Ahead of Children’s Day (14 November), young supporters of PETA India from Little Millennium schools wore animal masks and held signs that read, “Ban Animal Circuses” and “Make Animals Happy, Say No to Animal Circuses”, as they joined other PETA India supporters in horse, elephant, and dog costumes in a demonstration for animals in Prayagraj. They aimed to show their support for PETA India’s request that the central government Ministry of Fisheries, Animal Husbandry and Dairying end the use of animals in circuses and to let passers-by know that animals suffer when forced to perform.
Alok Pandey, principal of Little Millennium, Naini, says “Our school is committed to teaching students about kindness to animals, because we know kind kids grow into responsible adults.”
“We are proud of our association with PETA India and to be able to do our part to help animals suffering in circuses,” adds Anshika Shrivastava, principal of Little Millennium, Baghambari.
Inspections by the Animal Welfare Board of India (AWBI) and investigations into circuses by PETA India have revealed that animals used in circuses are subjected to chronic confinement, physical abuse, and psychological torment. Workers use whips and other weapons to inflict pain on them, forcing them to perform frightening tricks, including jumping through rings of fire, out of fear of violent punishment. Even when they aren’t performing, these animals endure a lifetime of misery. Their access to water, food, and veterinary care is often severely restricted. Dogs may be crammed into wire cages and rarely let out. Birds are often confined to small, filthy cages, and their wings are crudely clipped so that they cannot fly, and horses are typically kept tethered on short ropes.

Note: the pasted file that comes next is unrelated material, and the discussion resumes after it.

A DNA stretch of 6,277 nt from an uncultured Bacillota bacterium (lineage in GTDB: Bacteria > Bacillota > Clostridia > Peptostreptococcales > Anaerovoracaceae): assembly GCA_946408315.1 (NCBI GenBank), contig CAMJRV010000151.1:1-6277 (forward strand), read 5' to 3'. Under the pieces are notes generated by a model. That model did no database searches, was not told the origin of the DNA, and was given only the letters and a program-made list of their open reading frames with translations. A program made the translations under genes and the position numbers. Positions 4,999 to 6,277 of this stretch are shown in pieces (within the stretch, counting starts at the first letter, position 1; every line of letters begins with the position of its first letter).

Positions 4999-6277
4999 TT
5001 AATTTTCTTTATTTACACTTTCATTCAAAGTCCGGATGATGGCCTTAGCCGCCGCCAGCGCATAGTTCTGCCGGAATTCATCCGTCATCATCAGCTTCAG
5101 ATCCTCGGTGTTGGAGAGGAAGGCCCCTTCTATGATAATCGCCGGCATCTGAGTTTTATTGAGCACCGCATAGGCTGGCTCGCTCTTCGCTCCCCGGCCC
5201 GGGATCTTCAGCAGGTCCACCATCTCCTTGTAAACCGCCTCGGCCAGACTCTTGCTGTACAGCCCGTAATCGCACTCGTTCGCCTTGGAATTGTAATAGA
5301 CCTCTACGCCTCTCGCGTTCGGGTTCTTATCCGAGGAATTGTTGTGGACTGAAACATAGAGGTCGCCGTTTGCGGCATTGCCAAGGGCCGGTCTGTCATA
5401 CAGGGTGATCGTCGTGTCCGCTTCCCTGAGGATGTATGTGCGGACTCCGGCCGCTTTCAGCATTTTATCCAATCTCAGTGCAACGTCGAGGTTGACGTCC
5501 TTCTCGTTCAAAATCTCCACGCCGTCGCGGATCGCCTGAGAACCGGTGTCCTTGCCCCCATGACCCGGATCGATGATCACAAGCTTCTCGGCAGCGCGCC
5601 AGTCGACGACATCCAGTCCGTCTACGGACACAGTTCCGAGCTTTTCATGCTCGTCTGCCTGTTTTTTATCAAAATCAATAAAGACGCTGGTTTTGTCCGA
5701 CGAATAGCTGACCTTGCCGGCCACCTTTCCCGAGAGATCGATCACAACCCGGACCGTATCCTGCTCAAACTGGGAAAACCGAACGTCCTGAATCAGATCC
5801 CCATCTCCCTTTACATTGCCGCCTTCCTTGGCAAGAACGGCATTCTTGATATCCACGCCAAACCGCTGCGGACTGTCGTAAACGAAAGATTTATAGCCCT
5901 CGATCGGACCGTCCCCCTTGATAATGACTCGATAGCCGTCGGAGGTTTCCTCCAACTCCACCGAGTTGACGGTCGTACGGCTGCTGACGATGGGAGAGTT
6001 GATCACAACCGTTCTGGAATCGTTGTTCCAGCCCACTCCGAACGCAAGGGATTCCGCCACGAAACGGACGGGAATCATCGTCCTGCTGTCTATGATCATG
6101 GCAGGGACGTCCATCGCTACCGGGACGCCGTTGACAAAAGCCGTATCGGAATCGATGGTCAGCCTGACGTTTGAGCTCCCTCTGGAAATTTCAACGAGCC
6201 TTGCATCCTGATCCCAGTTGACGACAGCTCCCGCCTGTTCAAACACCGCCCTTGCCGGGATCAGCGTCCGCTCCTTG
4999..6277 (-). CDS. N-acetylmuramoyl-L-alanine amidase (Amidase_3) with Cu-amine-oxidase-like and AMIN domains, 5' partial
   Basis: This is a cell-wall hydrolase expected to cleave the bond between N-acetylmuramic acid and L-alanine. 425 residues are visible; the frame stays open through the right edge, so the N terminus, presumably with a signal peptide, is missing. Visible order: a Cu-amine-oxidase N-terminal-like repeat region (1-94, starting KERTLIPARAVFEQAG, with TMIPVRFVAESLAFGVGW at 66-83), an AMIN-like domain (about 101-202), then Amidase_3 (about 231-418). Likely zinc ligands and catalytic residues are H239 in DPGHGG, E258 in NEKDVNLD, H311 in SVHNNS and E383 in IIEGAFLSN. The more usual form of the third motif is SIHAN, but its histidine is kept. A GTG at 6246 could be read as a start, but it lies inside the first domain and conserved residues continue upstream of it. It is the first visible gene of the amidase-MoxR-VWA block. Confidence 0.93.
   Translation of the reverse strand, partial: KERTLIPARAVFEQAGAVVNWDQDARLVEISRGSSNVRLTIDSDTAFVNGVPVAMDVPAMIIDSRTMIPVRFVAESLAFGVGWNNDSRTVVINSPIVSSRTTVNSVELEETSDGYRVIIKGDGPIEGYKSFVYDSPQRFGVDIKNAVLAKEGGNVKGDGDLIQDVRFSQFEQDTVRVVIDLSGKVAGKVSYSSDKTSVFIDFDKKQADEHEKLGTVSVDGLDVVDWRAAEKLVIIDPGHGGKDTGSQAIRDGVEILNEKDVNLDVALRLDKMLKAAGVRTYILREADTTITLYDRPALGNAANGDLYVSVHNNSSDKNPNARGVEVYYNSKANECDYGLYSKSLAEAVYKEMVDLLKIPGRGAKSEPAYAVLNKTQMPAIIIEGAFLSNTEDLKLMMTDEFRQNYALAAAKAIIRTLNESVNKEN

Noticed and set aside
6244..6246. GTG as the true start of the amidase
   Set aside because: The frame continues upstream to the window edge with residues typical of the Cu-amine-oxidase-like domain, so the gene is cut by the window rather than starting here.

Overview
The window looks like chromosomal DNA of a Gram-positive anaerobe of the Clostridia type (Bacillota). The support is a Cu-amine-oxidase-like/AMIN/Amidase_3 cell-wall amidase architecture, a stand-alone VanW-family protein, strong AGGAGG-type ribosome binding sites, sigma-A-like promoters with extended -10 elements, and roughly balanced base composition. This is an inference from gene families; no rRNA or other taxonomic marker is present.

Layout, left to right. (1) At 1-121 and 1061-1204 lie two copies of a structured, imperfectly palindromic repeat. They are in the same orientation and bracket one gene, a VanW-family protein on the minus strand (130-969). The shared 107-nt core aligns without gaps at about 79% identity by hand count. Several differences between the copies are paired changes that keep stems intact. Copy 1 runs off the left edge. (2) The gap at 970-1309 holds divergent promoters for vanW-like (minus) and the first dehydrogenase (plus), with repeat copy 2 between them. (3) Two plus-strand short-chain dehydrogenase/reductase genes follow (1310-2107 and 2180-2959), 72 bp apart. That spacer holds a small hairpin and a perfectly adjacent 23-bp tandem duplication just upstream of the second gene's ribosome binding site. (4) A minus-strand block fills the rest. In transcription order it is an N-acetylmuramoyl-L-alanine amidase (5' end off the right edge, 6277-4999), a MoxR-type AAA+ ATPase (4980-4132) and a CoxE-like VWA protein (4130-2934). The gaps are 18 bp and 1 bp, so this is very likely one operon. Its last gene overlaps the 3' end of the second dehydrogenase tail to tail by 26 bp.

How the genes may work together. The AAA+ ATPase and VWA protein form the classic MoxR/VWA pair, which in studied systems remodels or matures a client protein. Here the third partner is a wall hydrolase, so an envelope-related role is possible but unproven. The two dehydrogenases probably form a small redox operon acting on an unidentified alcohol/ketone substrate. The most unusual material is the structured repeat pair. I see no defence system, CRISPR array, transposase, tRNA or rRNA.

Two regulatory bodies, the AWBI and the Central Zoo Authority (CZA), have recognised that animal circuses are inherently cruel and that the use of animals in circuses in India should be prohibited. The AWBI previously advised the central government to pass legislation prohibiting animals in circuses across the country over animal welfare concerns, and the CZA wrote in support of the prohibition of using elephants in circuses for the same reason. The CZA’s purview covers wild animals protected under the Wild Life (Protection) Act, 1972. In 2018, the central government issued draft rules proposing to prohibit the use of all animals in circuses across India, but the rules are yet to be passed.
We urge the public to appeal to the central government to prohibit the use of animals in circuses.